Did the Arab Spring actually fail?

Did the Arab Spring actually fail?
5 min read
29 Jan, 2016
Comment: Razan Saffour.
Categorising revolutions as either successful or failed is problematic and ahistorical [Getty]

Failure appears to be the descriptor looming over one of the most defining moments in contemporary world history.

So far, and by large, the Arab Spring has been examined through a material lens: the tangible achievements of each nation and the repercussions of that nation's uprisings.

It has been a conscious attempt to pit revolutions against each other by polemically categorising the "successful" and the "failed'; and many irrelevant comparisons have been drawn to events in the region over the past 30 years. 

All attempts to contextualise the revolutions have done the exact opposite.

To render the Arab Spring a failure is but a reductive assessment, undermining the extraordinary developments that have taken place - and are still ongoing - in the region. These developments are of a political, social and cultural nature - and at the very essence of each has been nothing short of a revolution of consciousness.

If contextualising history meant something today, one could take the example of the Palestinian resistance movement after 1967, which, while failing to uproot the regime of colonisers settling upon its soil, remained a revolution of social structure, national liberation, and heightened consciousness.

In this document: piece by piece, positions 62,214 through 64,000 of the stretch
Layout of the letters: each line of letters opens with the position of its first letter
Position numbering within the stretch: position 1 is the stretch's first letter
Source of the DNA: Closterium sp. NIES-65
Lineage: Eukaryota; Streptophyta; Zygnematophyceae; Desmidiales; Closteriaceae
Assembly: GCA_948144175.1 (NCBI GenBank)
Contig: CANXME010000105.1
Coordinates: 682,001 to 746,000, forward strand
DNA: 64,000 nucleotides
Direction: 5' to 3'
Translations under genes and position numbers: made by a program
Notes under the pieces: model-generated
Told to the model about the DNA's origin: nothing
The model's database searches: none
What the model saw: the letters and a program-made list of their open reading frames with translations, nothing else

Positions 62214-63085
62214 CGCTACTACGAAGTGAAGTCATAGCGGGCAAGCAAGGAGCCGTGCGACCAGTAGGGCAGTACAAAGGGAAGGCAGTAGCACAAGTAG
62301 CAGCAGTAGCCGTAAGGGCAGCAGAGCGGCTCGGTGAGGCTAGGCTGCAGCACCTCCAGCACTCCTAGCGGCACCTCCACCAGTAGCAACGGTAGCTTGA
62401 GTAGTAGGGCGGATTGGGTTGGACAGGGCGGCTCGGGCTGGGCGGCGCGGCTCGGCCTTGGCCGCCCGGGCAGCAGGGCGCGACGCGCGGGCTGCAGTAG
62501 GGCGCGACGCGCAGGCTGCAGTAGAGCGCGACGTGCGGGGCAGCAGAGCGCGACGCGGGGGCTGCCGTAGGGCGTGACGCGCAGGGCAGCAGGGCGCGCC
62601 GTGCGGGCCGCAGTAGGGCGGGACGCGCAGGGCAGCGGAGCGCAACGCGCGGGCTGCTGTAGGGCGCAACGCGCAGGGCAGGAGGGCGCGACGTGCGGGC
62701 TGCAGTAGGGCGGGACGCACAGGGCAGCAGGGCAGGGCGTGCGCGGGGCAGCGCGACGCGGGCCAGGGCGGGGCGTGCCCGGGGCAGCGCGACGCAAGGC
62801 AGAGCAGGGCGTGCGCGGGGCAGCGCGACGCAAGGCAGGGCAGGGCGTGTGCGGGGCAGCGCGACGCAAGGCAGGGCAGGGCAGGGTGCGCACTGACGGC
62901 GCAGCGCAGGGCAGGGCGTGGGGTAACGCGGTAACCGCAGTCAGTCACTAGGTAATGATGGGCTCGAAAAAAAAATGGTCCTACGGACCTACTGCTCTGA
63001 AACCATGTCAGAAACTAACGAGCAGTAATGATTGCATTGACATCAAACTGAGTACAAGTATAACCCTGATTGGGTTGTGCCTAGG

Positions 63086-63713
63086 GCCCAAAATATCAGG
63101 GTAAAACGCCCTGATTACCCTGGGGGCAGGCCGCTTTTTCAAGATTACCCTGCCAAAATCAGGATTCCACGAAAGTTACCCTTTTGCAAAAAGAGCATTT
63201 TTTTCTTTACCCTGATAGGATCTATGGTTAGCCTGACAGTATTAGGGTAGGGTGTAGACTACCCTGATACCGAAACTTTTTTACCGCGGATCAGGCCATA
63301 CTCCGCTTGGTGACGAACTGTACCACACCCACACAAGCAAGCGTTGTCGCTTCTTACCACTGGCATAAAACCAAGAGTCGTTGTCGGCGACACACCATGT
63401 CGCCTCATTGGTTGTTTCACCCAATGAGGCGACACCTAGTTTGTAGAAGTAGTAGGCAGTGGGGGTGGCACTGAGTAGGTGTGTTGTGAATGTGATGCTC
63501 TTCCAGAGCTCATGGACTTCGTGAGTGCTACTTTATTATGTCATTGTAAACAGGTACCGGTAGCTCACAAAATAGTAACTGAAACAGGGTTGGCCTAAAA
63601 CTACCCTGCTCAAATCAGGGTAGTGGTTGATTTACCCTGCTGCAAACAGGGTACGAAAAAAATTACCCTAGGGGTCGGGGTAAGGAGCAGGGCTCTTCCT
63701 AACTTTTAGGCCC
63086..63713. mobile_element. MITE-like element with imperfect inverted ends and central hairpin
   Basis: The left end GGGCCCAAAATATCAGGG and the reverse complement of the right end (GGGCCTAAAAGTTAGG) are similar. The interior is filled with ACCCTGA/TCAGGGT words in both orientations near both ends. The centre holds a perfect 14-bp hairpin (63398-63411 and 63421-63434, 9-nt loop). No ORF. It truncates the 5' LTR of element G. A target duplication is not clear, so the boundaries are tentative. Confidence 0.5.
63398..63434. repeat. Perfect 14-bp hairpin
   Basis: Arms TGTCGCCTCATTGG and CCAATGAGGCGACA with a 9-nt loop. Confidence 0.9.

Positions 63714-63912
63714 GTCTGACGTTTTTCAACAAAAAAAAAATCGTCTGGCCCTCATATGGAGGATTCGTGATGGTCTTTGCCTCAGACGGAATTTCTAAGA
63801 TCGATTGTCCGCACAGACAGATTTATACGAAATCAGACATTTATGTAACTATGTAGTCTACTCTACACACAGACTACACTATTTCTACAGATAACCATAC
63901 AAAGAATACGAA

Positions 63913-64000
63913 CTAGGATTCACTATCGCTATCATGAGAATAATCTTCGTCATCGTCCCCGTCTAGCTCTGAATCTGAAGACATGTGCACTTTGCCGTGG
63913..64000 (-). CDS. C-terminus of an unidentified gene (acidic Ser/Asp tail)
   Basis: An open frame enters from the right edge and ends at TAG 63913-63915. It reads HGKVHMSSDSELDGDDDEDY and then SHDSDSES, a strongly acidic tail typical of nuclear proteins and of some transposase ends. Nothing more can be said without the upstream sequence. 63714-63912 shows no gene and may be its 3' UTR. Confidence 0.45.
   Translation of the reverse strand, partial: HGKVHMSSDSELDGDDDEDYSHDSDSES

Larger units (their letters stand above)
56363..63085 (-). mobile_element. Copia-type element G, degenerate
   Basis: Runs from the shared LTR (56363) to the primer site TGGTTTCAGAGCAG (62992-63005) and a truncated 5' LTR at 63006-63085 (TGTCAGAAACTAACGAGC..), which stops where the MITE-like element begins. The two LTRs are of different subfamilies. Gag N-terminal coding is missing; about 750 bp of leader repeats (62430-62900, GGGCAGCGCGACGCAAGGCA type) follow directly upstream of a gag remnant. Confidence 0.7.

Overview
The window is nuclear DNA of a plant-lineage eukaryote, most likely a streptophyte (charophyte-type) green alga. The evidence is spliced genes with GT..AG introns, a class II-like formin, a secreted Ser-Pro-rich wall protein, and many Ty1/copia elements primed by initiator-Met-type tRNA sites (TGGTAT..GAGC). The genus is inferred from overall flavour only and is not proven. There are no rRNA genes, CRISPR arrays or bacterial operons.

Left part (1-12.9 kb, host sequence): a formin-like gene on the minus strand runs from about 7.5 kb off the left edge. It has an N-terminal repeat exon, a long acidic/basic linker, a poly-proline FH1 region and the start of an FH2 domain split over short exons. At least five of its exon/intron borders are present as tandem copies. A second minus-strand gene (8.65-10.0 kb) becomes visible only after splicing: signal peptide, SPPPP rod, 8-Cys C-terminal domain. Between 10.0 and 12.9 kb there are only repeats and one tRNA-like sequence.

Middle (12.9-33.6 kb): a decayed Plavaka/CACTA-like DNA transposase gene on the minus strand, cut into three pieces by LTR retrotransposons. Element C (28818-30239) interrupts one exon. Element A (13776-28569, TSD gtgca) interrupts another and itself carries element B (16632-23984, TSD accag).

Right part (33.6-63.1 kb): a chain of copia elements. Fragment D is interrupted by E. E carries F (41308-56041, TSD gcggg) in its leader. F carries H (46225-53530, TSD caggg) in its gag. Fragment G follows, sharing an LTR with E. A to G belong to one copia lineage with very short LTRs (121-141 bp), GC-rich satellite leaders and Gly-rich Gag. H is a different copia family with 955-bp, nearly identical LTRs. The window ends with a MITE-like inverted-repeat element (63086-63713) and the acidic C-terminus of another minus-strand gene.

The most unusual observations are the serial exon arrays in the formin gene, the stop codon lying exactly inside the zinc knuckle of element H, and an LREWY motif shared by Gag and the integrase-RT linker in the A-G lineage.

The Palestinians then knew well that relying on Arab and world powers would do little to strengthen their cause - and so took it upon themselves to organise; in absence of a state and bureaucratic framework, their organisation was popular and proved by the far the most democratic among all Arab states at the time.

Decades of intellectual repression and fear were shattered on the streets of Tahrir

Grassroots movements from education to military training became the driving factor of the Palestinian spirit. The movement was far from flawless, and gave birth to many negative consequences, yet it was organic - it taught the nation valuable lessons in development and independence, and most importantly in consciousness.

The Palestinian was free to think; to speak his mind; to criticise; to grow - all while being considered invisible and stateless before the law.

This consciousness is precisely what sparked into life within the individual at the onset of the Arab Spring. Decades of intellectual repression and fear were shattered on the streets of Tahrir, and the Arab citizen found a voice he had not known was within him.

Today, I argue that the Arab Spring is successful.

I neither use the term "was", because the Spring is a continuous stream of developments which is yet far from over, nor do I succumb to the failure argument, because my measurement is per the changing dynamics of Arab consciousness, and not per material results.

Perception in the Middle East today is a concept alien to the region before 2011; both in individual consciousness and in organic progress.

Much like the Palestinians, disillusioned by "international support" - ordinary Egyptians, Yemenis, Libyans and Syrians alike have taken it upon themselves to champion their own cause.

Today, the average shopkeeper of 2011 thinks for himself, he fends for himself, he criticises state and opposition fearlessly and depends on none but himself regarding the ambiguous notion of "national security".

Today, organic initiatives of an educational, critical, political and social nature have sprung up across the region.